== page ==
If you have thoughts or questions, feel free to leave a comment!

 

openstand-blog-survey-question-1-changed-the-world-open-standards

 

On August 29th, OpenStand celebrated its two-year anniversary. A week earlier, we reached out to supporters and the global open development community with a simple, three question survey, hoping to gather thoughts and insights about the present and future state of open standards and open development.We received solid response, which you can review here. In this post, we’ve highlighted select responses to our first question:   

“How have open standards changed the world over the last 25 years?”

———————————————————————————————-

“In technology development, open standards are the fundamental pillars for the worldwide economic growth and progression in all sectors of the economy.”

-German M Fajardo Muriel, OhmTel Ltda, Colombia

———————————————————————————————-

“Open standards open markets to everyone. They support innovation and competition in the marketplace. They allow users to choose the best to fit their own needs. They are a boon to advancing technology to better the future of mankind.”

-Kenneth Martin, U.S.A.

———————————————————————————————-

“Open Standards have allowed large and complex problems to be decomposed into smaller, more manageable pieces, so that solutions can created as a system of systems. Each component of the problem serves as a reusable part for the initial solution as well as for additional applications where the initial part was developed. Open Standards provide the means of defining the messages and transport mechanisms to allow for the larger system of systems to be built and maintained.”

-Lewis Collier, United States

———————————————————————————————-

“Open standards are the substrate innovative ideas thrive on, where they can grow and develop based on their merits.”

-Damien, Australia

———————————————————————————————-

“Voluntary standards have been critical to the development and global adoption of the Internet. Without open standards, the social and economic benefits that the Internet has brought to 3 billion people would have taken many more years to take place.”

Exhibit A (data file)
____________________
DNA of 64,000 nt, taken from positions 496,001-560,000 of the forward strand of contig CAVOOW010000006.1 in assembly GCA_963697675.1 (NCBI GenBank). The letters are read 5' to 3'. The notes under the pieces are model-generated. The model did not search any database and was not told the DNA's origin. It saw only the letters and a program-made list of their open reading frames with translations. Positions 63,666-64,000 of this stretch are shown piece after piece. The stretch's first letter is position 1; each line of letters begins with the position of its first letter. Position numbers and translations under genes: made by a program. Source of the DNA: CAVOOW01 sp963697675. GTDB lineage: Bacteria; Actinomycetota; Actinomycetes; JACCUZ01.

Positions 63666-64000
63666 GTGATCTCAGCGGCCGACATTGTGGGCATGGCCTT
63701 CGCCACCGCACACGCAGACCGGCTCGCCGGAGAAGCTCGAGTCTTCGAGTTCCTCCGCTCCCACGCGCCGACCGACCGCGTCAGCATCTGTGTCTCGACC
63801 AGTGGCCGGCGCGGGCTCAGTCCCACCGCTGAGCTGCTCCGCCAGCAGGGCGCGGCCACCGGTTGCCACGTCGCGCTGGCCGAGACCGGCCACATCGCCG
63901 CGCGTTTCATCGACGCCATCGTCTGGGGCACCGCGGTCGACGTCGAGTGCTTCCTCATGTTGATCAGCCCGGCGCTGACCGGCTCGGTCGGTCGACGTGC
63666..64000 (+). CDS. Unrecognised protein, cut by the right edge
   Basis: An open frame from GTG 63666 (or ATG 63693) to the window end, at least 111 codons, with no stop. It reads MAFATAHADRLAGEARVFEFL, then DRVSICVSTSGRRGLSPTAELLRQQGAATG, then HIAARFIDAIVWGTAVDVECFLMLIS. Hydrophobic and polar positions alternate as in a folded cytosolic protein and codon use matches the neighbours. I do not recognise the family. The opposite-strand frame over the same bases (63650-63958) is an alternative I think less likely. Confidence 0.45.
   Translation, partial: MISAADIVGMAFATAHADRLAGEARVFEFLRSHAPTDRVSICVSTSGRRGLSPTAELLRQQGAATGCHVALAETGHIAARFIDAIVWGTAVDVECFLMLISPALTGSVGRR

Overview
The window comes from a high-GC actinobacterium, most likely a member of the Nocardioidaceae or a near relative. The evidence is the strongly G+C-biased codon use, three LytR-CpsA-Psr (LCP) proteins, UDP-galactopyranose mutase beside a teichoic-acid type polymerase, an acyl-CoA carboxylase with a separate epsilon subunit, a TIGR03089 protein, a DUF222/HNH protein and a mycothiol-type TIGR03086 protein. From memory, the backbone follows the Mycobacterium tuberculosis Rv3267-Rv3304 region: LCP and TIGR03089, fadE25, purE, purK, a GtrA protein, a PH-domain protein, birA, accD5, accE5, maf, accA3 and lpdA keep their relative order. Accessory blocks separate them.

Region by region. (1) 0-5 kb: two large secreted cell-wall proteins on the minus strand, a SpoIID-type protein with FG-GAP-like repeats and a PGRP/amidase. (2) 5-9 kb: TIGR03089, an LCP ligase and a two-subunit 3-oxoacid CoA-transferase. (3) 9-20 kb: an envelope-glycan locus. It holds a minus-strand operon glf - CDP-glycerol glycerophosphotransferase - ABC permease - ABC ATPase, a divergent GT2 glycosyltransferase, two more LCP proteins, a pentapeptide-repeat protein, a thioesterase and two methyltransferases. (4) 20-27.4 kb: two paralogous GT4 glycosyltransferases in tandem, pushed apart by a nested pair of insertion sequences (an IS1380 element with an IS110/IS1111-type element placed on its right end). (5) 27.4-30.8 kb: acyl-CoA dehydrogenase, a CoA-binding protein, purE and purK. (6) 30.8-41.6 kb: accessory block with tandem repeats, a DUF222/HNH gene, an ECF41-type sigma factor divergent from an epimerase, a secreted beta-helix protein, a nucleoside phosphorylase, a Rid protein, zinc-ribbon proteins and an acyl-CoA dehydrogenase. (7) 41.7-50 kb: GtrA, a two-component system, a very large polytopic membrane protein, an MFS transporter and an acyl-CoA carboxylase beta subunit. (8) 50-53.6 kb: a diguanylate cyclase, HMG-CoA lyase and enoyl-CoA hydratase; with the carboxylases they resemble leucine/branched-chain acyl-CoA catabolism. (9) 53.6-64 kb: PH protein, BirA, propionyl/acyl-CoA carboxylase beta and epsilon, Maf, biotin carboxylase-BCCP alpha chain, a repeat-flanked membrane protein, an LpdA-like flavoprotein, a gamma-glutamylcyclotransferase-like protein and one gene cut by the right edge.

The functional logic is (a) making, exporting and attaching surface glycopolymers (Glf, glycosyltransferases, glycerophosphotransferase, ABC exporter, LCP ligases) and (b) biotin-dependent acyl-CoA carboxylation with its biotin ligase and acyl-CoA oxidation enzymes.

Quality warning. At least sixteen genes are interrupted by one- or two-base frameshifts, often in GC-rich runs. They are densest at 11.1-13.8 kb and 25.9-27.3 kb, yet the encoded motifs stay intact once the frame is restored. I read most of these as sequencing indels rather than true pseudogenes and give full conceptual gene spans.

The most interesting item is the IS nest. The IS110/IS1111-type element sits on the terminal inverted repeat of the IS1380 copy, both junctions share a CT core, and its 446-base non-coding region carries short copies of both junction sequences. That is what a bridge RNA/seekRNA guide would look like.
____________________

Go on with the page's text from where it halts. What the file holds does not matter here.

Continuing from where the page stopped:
-Russ, United States

———————————————————————————————-

“Well, *without* open standards, the Internet as a whole would definitely have collapsed under the tremendous entropy created by the expansion of applications, network device roles, and different implementations. It is just amazing, given the end-to-end complexity, that it works so well, and that is due largely to the open standards. The whole process of developing and maintaining open standards has also helped to maintain the infrastructure and atmosphere for continued collaboration and cooperation between major technology and infrastructure providers over the years, as the Internet itself has increasingly become a venue for intense commercial competition.”

-Vicky Risk, Internet Systems Consortium, United States

———————————————————————————————-

“We are making the web more accessible to persons that would not have had the opportunity to do so without open standards. The sense of community is fantastic, and we are seeing a large market share being taken up by these collaborative policies which is changing the way software is built and marketed.”

-Taelor, Careca Web, United Kingdom

———————————————————————————————-

“1. To expand industry, 2. To expand Usage, 3. To encourage entrepreneurship, 4. To set a level playing field for economically weaker countries / companies to enter the market, 5. To unite the world.”

-Mukul Sinha, India

———————————————————————————————-

“Better products and lower prices due to global competition, information available to everyone, global interoperability, faster innovation and transparent processes are some of the things that have entered our lives and made them better.”

-Anastasios Chatzithomaoglou, Forthnet, Greece

———————————————————————————————-

“They have allowed progress to move more quickly. Otherwise we would have stove-piped systems that never inter-operate. Each one would require specialization and rampup, much of which might not be transferable to another manufacturer’s product. It would be an enormous waste of energy. Our productivity would be lower.”

-Lawrence Bressler, United States

———————————————————————————————-

“It has made innovation possible outside large corporations and leveled the field for ‘honest’ competition.”

-George Refseth, Norway

———————————————————————————————-